The government has prepared and undergone various measures to curb fatalities. Indonesia has many geographicdemographic, politicaland economic challenges. We are still feeling the effects of last year’s presidential election; there is hatred from the opposition that results in questioning of and resistance to what the President is doing to curb this pandemic. The shortages and limited distribution of medical equipment and protective gear are also part of the daily drama.  


However, various communities are involved in making sure that everyone is safe and protected—this is on the rise. Many people have taken part in this collective effort and are supporting the medical teams in various healthcare facilities. People are making masks and hazmat suits at home. On the social level, I noticed more and more initiatives have started to reach out to and provide for people who are affected by the pandemic financially and/or logistically.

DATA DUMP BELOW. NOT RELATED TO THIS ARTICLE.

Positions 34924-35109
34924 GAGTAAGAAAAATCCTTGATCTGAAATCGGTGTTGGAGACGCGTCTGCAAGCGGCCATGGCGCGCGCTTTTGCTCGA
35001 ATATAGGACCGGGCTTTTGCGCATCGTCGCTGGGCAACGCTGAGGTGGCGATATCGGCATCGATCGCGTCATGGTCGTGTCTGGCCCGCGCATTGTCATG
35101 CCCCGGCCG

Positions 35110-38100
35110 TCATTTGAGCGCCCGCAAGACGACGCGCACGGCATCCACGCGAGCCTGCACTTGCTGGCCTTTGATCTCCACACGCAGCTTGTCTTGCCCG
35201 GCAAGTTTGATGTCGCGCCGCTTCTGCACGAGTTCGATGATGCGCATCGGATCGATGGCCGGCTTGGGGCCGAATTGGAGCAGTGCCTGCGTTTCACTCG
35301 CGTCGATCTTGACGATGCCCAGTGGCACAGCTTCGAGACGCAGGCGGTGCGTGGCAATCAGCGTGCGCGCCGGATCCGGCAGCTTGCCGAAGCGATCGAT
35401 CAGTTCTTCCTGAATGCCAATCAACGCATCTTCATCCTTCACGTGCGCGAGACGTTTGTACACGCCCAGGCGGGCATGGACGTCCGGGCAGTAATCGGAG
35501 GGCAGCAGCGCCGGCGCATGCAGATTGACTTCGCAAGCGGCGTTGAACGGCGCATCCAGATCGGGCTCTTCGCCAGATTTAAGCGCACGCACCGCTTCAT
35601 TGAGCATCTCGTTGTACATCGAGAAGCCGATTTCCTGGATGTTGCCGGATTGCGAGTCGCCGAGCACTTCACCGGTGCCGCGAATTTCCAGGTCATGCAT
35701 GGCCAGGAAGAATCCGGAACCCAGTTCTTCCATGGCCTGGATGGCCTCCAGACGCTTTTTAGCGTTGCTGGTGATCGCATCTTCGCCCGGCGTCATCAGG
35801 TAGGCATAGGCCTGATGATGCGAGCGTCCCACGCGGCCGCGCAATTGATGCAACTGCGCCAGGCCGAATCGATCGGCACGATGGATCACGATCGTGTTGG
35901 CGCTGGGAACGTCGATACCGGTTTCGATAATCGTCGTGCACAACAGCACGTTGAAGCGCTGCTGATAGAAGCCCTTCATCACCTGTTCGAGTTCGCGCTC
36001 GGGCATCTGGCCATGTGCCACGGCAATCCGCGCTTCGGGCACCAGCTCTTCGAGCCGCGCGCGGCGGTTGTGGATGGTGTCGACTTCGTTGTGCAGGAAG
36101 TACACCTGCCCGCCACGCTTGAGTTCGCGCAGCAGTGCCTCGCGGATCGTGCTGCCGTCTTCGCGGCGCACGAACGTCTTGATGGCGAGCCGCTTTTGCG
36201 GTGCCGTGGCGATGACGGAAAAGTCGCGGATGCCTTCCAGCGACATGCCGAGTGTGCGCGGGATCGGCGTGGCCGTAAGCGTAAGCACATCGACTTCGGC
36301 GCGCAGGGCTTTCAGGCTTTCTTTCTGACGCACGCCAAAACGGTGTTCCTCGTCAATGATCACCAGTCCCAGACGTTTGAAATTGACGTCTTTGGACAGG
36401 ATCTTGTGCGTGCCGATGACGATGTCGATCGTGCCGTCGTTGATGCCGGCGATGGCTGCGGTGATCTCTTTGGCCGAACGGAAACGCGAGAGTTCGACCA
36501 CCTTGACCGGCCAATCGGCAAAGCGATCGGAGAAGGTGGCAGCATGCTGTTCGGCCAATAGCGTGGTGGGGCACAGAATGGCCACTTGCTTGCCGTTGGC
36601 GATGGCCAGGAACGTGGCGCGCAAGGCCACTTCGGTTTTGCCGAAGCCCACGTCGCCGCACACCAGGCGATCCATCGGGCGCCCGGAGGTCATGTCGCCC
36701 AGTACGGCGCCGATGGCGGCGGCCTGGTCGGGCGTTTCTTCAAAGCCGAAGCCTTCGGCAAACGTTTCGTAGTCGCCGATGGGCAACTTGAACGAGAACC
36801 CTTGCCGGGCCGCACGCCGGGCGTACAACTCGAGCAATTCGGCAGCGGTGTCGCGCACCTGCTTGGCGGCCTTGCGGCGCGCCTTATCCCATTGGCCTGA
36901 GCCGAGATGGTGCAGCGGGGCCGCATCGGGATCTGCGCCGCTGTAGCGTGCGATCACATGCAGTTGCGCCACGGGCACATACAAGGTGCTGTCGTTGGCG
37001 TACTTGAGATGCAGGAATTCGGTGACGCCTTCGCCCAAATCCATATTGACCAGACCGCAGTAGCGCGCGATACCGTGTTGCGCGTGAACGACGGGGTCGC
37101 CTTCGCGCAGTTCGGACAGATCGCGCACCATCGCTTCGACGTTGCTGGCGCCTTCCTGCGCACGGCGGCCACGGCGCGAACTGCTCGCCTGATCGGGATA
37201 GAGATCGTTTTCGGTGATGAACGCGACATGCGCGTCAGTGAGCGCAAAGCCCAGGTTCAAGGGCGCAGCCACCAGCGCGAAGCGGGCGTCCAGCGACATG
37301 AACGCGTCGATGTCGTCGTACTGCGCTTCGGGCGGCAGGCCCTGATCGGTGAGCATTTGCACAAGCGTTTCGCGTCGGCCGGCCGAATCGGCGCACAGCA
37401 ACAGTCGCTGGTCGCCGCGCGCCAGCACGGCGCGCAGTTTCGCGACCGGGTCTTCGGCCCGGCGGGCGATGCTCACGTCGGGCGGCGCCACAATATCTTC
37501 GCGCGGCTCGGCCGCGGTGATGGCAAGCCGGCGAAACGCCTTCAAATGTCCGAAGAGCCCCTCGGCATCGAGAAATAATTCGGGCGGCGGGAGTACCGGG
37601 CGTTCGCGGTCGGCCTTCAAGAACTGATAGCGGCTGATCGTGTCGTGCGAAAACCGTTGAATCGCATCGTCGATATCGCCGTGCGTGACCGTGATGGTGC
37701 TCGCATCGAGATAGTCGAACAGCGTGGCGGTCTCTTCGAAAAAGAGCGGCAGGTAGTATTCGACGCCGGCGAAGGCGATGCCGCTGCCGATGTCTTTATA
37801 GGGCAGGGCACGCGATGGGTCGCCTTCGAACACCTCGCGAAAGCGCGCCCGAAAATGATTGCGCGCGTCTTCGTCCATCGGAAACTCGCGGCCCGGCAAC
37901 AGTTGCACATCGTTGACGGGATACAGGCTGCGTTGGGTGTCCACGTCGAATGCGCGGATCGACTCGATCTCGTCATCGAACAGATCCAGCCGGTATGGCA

I live with my housemate in a rather central location in Jakarta, where one of the business districts is located. There is a significant difference from the usual daily crowds and traffic to quiet and very few cars and motorcycles passing by these days. 



This pandemic of course has affected my business activities too, since all of the projects are either being cancelled or put on hold. But, it is what it is. To cope, I spend most of my time doing the inner-work, such as meditation, reading. And I started to provide online Tarot Reading services. :)  


I am not working on anything that is related to the pandemic at this moment, however, I support my social-activist friends who are doing some outreach to the trans-women community to make sure they have access to basic needs, as they are quite prone to the sociaand economic impacts of the pandemic. 


I am mostly worried about what the business climate will be like after this—how the pandemic would affect the PR industry. That’s why I have revisited some of my previous business ideas or other initiatives, just in case. 


But, for the time being, I am taking one day at a time, while looking forward to going to the movies again and traveling to the beach! 🙂